Obesity is extremely prevalent in the U.S. population and can lead to a variety of health complications, such as high blood pressure, endothelial dysfunction, inflammation and even chronic kidney disease.
Intermittent fasting—referred to as “time-restricted feeding” in research—is a popular diet in which food is only eaten between certain hours (sometimes called an “eating window”). One recurring question about this kind of diet is if it can actually minimize the adverse health effects of obesity. Claudia Edell, a PhD candidate at the University of Alabama at Birmingham, presented her research examining the effects of time-restricted feeding on kidney inflammation in obesity at the American Physiology Summit in Long Beach, California, last month.
T cells are a type of white blood cell that play a key role in inflammation. There are two main classifications of T cells: CD4+ and CD8+. CD4+ T cells are often classified as “helpers,” while CD8+ T cells are damaging to cells (cytotoxic). Edell and her colleagues examined the presence of C8+ cells in the kidney in a mouse model of obesity. Some of the mice that were on a high-fat diet during the trial were put on a time-restricted feeding diet for two weeks in which they did not eat during their inactive or sleeping period during the day. But, during their active period at night, the mice were given access to high-fat food for 12 hours.
When the mice ate the high-fat diet, they had significantly more of the cytotoxic CD8+ T cells in their kidneys, which may be a contributing factor to the kidney damage often seen in people with obesity. However, after the time-restricted feeding, the kidneys had much less fibrosis, or scarring, and fewer cytotoxic CD8+ T cells than the obese mice who had access to food at all times. Interestingly, this increased concentration of T cells is seen at night in the active phase of the mice but not during the day when they aren’t active. These changes in T cells are also not seen in the circulating blood but are localized to the kidneys.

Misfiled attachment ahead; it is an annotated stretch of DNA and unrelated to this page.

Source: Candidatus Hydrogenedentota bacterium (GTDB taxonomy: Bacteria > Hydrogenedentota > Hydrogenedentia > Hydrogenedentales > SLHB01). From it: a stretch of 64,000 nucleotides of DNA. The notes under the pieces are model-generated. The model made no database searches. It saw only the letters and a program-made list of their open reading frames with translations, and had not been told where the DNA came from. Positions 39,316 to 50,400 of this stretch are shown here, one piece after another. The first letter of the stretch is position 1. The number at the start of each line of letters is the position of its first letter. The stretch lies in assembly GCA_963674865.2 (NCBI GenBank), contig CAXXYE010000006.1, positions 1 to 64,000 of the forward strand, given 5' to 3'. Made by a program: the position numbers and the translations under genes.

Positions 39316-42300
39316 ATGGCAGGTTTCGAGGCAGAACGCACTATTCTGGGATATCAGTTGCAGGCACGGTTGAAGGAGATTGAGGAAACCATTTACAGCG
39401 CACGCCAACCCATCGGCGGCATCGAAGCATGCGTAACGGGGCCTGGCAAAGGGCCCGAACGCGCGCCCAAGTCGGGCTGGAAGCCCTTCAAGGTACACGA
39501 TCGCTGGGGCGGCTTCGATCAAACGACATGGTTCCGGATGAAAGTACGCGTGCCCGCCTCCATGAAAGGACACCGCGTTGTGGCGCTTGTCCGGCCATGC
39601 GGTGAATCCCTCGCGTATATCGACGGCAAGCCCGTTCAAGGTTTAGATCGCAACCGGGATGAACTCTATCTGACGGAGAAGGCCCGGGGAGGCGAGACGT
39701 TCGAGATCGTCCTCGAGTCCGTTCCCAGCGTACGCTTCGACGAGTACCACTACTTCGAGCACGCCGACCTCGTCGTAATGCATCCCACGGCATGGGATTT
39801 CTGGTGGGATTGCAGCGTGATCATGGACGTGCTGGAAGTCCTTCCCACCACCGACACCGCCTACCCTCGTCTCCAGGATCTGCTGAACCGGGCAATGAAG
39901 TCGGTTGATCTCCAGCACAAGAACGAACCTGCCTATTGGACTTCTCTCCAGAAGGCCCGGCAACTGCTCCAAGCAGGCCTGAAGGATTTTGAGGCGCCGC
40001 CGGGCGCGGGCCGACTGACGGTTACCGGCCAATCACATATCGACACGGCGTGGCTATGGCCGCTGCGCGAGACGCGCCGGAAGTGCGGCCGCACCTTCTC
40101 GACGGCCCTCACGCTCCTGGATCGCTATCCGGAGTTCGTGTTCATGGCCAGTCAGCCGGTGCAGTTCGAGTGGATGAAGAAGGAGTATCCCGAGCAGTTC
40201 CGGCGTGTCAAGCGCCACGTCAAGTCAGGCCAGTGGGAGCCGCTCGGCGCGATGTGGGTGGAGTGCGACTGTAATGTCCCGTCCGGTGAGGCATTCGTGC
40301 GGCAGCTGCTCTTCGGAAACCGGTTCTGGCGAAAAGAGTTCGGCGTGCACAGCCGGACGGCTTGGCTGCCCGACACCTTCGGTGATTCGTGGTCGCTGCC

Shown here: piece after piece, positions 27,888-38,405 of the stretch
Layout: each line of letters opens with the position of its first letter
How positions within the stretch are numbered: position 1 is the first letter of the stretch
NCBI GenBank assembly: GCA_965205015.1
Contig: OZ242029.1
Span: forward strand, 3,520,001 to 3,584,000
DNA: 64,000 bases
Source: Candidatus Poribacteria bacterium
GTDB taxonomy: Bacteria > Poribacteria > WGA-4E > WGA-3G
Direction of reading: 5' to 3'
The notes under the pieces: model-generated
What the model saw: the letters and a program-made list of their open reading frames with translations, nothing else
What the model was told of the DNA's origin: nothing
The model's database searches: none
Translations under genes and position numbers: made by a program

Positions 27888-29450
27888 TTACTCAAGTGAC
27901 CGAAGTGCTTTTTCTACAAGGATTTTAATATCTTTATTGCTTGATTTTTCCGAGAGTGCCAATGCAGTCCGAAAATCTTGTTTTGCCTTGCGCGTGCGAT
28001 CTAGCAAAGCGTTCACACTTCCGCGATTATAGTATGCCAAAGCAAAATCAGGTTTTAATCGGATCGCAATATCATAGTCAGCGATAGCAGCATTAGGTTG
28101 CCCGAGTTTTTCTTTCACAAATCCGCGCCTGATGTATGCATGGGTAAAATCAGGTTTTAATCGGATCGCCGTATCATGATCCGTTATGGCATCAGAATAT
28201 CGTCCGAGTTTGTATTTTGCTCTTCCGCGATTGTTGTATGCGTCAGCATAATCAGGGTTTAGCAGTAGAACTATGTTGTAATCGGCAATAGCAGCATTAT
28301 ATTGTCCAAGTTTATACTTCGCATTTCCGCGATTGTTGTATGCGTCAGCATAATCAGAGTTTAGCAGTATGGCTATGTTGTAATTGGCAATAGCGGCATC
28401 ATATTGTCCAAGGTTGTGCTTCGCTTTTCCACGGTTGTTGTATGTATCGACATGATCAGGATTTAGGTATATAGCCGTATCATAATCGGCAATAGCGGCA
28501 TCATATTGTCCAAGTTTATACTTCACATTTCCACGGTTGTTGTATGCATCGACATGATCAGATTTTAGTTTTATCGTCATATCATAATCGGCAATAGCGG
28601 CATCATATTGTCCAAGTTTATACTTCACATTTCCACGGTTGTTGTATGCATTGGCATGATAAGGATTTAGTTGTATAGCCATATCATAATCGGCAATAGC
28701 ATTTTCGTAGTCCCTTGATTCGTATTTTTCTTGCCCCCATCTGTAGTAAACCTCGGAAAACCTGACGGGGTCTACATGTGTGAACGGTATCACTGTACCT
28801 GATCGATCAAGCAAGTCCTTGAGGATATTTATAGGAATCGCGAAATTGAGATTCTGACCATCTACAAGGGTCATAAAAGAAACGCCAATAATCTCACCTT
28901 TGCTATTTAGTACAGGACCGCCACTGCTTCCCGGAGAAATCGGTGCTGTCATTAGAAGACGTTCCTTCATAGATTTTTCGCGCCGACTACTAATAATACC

While future research is needed to find out where these T cells come from, or if they are expanding in the kidney, this exciting research indicates that when you eat may be just as important as what you eat when it comes to your health.
Gillian Kelly is a PhD student in the Department of Medicine, Division of Nephrology, at the University of Alabama at Birmingham. Her research primarily focuses on early-life stress and the cardiovascular system. Kelly served as a meeting blogger for the 2023 American Physiology Summit.